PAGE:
Just to warn you, this is not a sad tale of loss, but one with a very happy ending. I am posting it in the hope that it will help others who have a poorly hen, and want to help her get better. Second warning: it contains pictures of chicken poo. Sorry!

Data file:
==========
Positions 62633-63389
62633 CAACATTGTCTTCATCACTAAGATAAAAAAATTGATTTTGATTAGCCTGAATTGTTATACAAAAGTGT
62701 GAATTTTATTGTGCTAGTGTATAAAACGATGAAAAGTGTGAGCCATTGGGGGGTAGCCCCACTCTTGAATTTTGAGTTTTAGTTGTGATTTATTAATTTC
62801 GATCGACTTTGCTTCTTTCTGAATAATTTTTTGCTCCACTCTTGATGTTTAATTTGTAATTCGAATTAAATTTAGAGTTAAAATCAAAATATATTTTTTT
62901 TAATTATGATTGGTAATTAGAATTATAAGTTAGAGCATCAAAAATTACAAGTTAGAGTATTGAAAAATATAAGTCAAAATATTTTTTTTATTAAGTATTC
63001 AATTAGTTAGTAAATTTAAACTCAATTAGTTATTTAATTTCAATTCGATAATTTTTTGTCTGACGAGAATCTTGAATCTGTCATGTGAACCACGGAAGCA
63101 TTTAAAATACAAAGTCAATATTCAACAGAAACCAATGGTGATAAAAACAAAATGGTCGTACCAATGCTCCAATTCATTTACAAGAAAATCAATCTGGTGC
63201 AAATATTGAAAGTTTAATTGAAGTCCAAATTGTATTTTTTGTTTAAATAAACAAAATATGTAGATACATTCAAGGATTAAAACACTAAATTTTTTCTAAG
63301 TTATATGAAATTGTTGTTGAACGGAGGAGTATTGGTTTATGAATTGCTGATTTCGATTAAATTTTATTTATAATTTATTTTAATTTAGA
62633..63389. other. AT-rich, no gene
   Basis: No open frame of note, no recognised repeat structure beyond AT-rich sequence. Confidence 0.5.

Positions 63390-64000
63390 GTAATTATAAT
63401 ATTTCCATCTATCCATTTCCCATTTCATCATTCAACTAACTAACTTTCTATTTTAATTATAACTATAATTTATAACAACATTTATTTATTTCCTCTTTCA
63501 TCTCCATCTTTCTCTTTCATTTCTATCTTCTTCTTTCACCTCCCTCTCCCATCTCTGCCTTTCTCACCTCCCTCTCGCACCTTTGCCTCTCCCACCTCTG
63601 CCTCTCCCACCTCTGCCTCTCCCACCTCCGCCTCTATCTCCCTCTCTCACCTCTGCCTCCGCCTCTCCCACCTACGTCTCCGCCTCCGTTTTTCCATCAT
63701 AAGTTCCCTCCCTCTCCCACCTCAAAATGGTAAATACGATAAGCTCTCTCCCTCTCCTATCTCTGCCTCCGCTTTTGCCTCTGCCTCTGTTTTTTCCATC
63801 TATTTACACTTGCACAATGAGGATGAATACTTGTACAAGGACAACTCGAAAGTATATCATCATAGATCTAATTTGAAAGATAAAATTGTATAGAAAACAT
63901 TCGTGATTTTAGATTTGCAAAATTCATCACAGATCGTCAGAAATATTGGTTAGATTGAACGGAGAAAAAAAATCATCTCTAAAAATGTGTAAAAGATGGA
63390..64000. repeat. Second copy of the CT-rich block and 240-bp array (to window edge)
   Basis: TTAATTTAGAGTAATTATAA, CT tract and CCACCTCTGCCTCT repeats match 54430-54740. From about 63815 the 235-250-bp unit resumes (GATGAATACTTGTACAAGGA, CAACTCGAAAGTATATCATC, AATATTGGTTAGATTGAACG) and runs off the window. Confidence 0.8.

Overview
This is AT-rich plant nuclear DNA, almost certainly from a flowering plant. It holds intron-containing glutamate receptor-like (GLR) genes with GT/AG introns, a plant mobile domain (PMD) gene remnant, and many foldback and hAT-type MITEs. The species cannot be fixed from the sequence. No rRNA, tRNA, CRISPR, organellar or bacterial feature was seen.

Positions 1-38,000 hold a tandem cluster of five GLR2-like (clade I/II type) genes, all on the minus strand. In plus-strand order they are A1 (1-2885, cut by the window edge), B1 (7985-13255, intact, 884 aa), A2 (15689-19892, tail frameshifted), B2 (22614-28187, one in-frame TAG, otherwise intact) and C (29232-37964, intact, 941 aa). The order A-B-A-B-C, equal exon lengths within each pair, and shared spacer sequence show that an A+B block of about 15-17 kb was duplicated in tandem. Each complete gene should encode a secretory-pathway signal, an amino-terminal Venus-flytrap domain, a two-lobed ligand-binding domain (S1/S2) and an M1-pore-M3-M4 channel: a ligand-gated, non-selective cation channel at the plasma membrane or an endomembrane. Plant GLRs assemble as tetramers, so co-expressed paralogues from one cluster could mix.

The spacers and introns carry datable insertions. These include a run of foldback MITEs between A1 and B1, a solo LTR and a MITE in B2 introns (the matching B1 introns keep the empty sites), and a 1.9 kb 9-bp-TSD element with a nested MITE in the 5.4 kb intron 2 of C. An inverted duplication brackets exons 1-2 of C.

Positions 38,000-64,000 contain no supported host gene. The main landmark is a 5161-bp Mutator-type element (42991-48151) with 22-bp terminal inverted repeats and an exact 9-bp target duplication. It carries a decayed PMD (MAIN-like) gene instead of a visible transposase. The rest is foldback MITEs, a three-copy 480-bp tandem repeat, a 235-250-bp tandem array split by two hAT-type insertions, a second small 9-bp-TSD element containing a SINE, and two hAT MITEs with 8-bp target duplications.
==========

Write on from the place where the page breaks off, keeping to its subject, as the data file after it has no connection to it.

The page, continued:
I first noticed Ethel was not herself one Wednesday morning in February; I had gone to let the hens out before going off to work, and Ethel was very reluctant to leave the house. I tried to entice her with some of her favourite sunflower seeds, but she showed no interest, and just stood in a hunched manner looking depressed, with her comb completely flopped over onto one side almost covering her eye. I was late for work, so had to hope that she would regain her appetite during the day. She was in the nestbox huddled up to Gracie that evening when I returned, so I left her as she seemed comfortable. The next morning she was the same, but this time she refused to leave the house. Again, I had to leave for work, there was no one I could leave her with, so I had to hope that she would still be there when I got home. Thankfully, she was huddled in the nest box again, so I extricated her and took her into the warmth of the kitchen, where I fashioned a cardboard box into a nestbox for her. I tried to get her to eat and drink, but she took only a little water and went to sleep. I was due to work from home the next day, so I was able to look after her, but she showed no sign of wanting to eat or drink. When she suddenly produced what looked like lightly whisked egg from her rear end, onto the kitchen floor, I became very alarmed and consulted Twitter trying to seek the cause. I was referred to a fascinating page full of pictures of chicken poo – what it should look like, and what it should not. Chicken poo is a very valuable tool in diagnosing the health or otherwise of your hen, and it is well worth becoming familiar with their droppings. Ethel’s continued to be runny-egg like, with small lumps of bright green semi-digested grass. I gave her a gentle examination of her stomach and vent areas; she did not have any lumps around her rear, I had a quick feel up her vent but could not detect a stuck egg. Her crop was completely empty and her stomach felt pretty flat too, so she had not eaten in some days, poor girl. Continue reading